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Rampant redevelopment of Delhi’s residential colonies cannot be the sole mode of housing supply -Apr 26, 2012

I walked through Pamposh Enclave in south Delhi today, a route we take often to get to our office in Greater Kailash Enclave. An astonishing number of private homes in this quiet, sleepy residential colony are being torn down to be replaced by larger, higher, swankier builder floors (commonly used term for the conversion of a single family home into a set of apartments, usually three or six depending on the size of the plot).
Something fundamental is changing in these localities. Built perhaps in the 70s, Pamposh (which means lotus) was an enclave of migrants from Kashmir. These Kashmiri Brahmins imbued the place with the elegance and charm of their community, which largely comprises highly educated people, many of them doctors. The edges of the colony abut major roads and have already seen commercial development in the last decade, but of late the redevelopment mania has reached its innermost lanes. Two major changes are immediately seen. The increasing density achieved by replacing one or two families with a minimum of three brings more traffic and poses a greater load on infrastructure. The increase in volume and height dwarves the trees and changes the experience of walking and living here. The buildings bear down on you now, whereas they appeared receded before.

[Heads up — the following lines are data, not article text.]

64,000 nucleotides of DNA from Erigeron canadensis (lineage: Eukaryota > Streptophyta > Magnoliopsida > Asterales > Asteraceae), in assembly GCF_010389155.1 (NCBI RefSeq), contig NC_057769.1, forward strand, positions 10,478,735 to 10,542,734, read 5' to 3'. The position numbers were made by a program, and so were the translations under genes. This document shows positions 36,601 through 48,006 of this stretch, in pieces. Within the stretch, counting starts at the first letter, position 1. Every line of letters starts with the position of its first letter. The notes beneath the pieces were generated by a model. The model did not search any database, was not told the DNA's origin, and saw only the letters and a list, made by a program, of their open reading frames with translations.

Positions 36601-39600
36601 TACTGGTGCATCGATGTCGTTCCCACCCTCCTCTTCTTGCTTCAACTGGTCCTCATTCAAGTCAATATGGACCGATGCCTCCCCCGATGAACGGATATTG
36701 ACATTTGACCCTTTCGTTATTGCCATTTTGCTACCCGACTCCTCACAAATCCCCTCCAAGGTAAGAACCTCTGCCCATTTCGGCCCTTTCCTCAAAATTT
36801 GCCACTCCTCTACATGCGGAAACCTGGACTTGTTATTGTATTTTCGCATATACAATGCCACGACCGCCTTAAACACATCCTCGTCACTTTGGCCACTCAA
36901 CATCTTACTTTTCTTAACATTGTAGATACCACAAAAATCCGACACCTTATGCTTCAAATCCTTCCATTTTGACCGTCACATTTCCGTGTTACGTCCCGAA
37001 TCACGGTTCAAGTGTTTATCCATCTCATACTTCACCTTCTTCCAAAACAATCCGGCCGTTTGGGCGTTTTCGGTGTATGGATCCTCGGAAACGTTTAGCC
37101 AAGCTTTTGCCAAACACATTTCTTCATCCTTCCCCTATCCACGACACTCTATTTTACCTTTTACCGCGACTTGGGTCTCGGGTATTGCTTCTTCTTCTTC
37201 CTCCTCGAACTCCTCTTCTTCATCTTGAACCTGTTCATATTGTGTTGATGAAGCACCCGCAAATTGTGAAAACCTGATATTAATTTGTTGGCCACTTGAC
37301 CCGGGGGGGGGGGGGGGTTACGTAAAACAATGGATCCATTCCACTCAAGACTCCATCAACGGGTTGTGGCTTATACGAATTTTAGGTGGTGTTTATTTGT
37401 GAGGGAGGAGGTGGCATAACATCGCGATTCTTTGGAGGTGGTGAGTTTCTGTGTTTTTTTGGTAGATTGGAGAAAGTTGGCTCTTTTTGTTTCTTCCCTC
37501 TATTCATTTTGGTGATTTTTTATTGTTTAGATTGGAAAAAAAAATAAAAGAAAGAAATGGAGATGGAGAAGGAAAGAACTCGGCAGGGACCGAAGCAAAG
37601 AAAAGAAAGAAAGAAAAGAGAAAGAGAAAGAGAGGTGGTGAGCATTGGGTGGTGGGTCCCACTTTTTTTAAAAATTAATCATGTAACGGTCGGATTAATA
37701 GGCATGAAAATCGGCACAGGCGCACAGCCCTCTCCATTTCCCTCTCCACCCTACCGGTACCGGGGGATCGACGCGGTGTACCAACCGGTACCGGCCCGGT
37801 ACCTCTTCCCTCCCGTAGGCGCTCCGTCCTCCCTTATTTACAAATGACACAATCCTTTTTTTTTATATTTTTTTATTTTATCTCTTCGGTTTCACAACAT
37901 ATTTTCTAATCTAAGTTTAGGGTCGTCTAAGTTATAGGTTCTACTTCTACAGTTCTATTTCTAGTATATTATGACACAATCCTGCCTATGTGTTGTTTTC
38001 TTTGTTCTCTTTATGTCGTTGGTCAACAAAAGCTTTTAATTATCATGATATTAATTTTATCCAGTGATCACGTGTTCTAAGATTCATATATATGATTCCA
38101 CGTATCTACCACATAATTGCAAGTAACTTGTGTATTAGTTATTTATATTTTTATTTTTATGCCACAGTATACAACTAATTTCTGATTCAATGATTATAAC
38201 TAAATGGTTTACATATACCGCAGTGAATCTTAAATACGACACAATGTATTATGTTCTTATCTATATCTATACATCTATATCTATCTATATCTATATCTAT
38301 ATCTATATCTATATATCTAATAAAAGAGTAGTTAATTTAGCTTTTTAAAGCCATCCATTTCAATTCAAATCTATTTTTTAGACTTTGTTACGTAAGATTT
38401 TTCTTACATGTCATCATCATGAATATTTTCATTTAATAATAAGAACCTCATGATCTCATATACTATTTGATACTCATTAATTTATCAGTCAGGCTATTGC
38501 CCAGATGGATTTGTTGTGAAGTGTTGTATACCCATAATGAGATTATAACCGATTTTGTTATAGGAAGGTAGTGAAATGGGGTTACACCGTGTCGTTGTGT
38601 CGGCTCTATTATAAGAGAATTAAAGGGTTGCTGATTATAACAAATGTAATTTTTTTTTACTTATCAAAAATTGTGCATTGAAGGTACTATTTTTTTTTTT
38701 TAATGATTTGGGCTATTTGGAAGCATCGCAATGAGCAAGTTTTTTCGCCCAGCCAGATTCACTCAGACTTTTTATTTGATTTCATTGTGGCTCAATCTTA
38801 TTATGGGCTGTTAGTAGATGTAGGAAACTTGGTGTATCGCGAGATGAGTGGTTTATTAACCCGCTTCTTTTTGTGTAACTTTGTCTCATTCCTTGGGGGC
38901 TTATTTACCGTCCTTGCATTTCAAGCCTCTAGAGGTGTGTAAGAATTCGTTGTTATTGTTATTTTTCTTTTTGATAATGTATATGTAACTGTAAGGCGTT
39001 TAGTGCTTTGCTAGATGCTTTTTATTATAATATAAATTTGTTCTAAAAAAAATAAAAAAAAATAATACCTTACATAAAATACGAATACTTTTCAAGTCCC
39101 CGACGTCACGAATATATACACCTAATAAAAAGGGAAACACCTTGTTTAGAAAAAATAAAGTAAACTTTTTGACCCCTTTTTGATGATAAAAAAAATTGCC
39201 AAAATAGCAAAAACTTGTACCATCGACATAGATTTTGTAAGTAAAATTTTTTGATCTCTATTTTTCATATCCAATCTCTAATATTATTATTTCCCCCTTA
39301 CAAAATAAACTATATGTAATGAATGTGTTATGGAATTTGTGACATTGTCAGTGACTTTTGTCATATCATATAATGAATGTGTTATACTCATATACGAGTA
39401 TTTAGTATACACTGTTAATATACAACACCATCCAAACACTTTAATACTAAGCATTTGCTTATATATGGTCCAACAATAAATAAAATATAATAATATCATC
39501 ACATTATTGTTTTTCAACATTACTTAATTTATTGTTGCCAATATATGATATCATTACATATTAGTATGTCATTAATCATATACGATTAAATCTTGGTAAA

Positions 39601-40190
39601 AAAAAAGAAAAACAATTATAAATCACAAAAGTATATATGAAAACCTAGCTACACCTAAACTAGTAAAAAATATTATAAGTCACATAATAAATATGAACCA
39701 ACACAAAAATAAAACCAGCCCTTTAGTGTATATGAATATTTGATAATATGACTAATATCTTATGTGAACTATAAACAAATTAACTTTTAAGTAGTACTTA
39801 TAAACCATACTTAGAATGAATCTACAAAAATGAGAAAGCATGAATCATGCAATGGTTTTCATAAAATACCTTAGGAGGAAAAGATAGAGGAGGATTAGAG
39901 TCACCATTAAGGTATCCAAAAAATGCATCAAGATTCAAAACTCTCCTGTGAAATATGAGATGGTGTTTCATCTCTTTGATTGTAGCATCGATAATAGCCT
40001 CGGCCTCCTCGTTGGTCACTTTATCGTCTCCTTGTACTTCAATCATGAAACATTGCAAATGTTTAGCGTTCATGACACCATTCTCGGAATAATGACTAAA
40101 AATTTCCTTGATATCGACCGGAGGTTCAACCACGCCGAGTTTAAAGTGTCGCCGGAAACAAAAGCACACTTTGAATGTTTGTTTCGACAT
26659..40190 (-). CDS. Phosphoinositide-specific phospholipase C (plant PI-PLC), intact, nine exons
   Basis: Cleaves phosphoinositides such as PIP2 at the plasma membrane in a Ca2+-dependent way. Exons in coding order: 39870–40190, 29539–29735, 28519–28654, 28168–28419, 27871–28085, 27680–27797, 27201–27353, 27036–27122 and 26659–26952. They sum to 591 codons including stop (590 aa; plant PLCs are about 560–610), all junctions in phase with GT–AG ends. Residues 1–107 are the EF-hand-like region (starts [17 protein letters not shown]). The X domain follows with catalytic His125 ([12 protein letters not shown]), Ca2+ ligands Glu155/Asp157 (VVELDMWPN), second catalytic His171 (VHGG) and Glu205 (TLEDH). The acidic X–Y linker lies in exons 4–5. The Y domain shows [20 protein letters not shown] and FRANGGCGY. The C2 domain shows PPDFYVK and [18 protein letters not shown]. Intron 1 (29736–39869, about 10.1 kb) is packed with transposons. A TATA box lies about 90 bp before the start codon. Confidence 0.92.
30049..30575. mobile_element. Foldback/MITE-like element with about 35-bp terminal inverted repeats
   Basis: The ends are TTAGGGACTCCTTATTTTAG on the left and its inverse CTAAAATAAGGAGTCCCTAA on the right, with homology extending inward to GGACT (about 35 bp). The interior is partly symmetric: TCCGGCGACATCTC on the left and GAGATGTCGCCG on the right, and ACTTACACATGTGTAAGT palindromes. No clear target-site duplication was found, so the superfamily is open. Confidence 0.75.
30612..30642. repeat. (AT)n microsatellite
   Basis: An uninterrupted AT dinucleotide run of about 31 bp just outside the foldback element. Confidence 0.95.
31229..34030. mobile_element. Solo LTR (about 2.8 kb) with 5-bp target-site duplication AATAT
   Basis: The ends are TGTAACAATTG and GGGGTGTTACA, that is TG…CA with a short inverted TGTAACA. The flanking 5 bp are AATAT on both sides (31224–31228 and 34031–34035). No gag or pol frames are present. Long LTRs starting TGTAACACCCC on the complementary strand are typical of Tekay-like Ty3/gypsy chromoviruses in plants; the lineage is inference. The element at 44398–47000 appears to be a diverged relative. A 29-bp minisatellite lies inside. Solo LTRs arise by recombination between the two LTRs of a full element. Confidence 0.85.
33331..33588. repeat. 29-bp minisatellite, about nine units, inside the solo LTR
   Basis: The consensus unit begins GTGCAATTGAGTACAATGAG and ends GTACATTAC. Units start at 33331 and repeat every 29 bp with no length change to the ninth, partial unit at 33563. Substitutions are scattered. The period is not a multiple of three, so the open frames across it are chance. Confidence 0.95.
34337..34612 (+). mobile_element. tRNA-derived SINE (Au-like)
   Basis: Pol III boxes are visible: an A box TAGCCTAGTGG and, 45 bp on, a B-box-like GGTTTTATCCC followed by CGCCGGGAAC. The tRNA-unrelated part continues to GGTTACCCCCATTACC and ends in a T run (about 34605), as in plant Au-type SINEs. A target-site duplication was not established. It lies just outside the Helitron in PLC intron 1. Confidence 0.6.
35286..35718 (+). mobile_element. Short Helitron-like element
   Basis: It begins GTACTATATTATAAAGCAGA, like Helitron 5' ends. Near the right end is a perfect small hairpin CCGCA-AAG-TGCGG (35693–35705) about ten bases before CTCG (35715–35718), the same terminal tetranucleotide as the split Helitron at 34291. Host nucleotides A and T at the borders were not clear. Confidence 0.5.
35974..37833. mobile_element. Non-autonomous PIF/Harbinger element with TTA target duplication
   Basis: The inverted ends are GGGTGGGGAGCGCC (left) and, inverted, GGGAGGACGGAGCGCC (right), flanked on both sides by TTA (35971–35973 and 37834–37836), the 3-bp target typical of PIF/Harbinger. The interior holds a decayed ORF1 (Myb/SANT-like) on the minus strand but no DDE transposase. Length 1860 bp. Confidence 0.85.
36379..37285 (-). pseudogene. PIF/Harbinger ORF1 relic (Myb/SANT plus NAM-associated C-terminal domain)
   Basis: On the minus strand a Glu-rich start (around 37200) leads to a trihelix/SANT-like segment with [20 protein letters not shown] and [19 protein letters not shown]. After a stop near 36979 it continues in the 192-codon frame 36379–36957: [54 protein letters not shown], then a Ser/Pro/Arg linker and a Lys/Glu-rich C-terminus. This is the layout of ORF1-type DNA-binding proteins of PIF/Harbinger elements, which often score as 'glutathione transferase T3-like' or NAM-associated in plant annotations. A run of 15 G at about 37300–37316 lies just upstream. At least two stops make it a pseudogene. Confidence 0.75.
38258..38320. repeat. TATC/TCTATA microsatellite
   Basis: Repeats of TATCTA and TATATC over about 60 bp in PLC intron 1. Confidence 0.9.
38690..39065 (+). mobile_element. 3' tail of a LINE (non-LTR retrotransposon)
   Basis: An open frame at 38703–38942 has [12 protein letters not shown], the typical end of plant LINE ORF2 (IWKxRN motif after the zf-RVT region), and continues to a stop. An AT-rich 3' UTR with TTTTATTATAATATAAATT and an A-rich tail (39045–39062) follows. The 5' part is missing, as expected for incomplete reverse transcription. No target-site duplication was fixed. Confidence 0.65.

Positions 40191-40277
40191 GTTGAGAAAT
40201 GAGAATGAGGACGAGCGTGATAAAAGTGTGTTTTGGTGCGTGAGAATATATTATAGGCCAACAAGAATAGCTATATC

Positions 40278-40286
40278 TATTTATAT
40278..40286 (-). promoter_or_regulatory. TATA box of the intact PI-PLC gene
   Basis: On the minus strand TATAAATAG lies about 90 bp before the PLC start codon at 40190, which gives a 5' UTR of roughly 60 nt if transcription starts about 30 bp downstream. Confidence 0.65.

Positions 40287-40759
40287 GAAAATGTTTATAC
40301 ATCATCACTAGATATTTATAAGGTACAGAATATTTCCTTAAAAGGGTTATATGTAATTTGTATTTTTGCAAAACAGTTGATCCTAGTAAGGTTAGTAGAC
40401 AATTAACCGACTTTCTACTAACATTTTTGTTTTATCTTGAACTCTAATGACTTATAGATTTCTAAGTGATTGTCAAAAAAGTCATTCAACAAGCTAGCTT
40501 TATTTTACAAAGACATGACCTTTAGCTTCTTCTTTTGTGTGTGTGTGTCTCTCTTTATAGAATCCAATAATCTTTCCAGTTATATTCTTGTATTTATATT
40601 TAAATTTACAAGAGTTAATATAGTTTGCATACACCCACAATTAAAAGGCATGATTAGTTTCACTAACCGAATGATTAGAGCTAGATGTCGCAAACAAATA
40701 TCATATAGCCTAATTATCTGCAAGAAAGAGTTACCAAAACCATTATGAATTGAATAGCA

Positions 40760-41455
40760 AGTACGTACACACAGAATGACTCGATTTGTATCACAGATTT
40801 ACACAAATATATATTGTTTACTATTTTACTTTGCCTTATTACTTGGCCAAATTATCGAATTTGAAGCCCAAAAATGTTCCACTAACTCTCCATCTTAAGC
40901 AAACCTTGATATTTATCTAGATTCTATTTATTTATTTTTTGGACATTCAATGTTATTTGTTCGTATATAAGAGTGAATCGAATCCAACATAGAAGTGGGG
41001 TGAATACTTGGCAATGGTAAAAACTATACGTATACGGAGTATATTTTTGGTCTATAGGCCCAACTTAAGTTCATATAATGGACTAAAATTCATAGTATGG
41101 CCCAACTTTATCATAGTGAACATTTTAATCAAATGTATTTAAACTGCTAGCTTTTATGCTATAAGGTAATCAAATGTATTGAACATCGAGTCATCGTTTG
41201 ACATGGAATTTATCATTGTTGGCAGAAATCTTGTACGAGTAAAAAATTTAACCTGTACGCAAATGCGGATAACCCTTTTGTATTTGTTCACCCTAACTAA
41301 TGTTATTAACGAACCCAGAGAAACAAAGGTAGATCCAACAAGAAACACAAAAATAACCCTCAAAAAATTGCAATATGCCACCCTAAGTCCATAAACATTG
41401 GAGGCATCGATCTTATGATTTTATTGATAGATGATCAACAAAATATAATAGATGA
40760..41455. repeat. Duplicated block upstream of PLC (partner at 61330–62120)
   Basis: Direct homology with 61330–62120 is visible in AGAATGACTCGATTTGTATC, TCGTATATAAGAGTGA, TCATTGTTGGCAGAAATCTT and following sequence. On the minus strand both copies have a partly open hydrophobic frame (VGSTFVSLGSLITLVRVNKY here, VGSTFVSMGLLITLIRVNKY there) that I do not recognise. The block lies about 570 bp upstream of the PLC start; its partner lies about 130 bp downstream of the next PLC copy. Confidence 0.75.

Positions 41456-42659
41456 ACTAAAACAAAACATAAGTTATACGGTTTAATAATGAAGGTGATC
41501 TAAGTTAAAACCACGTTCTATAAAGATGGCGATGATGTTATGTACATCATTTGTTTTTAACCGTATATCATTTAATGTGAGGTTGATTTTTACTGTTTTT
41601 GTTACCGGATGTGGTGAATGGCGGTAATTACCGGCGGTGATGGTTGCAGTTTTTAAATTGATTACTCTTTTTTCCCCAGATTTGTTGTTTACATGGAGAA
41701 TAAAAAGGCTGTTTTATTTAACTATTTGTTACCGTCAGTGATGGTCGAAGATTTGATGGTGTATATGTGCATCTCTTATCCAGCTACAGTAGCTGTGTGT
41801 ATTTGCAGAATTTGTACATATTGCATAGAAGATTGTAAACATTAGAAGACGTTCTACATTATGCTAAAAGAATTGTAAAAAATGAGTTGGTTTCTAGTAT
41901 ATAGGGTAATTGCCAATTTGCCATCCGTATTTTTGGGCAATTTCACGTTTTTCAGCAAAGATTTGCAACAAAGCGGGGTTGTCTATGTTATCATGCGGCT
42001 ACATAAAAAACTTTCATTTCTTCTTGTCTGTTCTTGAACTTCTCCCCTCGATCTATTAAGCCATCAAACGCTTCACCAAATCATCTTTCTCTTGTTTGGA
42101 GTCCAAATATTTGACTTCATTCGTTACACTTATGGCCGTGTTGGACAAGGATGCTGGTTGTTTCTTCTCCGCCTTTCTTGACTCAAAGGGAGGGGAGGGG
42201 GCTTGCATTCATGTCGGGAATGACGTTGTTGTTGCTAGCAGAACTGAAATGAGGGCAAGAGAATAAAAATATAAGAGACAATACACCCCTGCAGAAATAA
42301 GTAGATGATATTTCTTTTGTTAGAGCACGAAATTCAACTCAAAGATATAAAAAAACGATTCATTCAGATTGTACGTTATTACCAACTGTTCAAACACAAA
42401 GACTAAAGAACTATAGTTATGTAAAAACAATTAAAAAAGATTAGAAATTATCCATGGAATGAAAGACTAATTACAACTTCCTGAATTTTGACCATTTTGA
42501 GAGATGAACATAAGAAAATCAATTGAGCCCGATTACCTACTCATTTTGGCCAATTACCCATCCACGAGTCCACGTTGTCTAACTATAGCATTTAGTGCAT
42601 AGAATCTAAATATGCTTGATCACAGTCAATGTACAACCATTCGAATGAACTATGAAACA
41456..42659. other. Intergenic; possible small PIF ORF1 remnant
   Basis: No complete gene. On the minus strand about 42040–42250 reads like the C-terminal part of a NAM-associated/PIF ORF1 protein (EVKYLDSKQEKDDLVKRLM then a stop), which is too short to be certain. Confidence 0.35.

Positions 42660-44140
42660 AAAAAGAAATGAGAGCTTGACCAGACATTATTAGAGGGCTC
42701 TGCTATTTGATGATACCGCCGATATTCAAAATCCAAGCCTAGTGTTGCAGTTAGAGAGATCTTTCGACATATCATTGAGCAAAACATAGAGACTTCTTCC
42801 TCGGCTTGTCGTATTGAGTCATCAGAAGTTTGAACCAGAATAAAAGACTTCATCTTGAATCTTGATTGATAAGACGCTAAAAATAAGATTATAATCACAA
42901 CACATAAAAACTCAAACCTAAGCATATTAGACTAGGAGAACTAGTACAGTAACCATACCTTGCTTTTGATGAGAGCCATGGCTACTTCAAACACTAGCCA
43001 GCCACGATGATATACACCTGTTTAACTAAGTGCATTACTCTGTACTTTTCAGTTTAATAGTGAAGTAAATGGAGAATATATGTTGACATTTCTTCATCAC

The other thing hard to miss is the new aesthetic that uses wood, glass and steel as its vocabulary. As blind an aping of modern architecture as we see in the pseudo Greek and pseudo Gothic elements in homes around the city.
You see a seemingly more professional approach to construction (cordoned off sites with large logos of construction companies and developers) co-exist with sites that follow the most primitive practices (mixing cement haphazardly in small basins, slathering plaster willy nilly, etc).
It is alarming that a city as large as Delhi has this type of redevelopment as the only type of housing supply to its middle and high income groups. A much scaled down and poor quality form of the same accommodates Delhi’s swelling numbers of low income residents in urban villages and unauthorised colonies! And then there is the mushrooming of satellite towns (Gurgaon, Noida, Ghaziabad, Faridabad) that are growing so fast they are unsustainable and barely liveable!
This city cannot go on like this. Urban land that exists within city limits desperately needs to be freed ( through densification, reasoning, etc) to allow for a more sensible housing supply scenario. The government needs to think this through and develop a vision for Delhi that takes in the needs and desires of its citizens. They say Delhi belongs to those with a heart (Dilli dilwaalon ki) and our hearts do not deserve to be broken!

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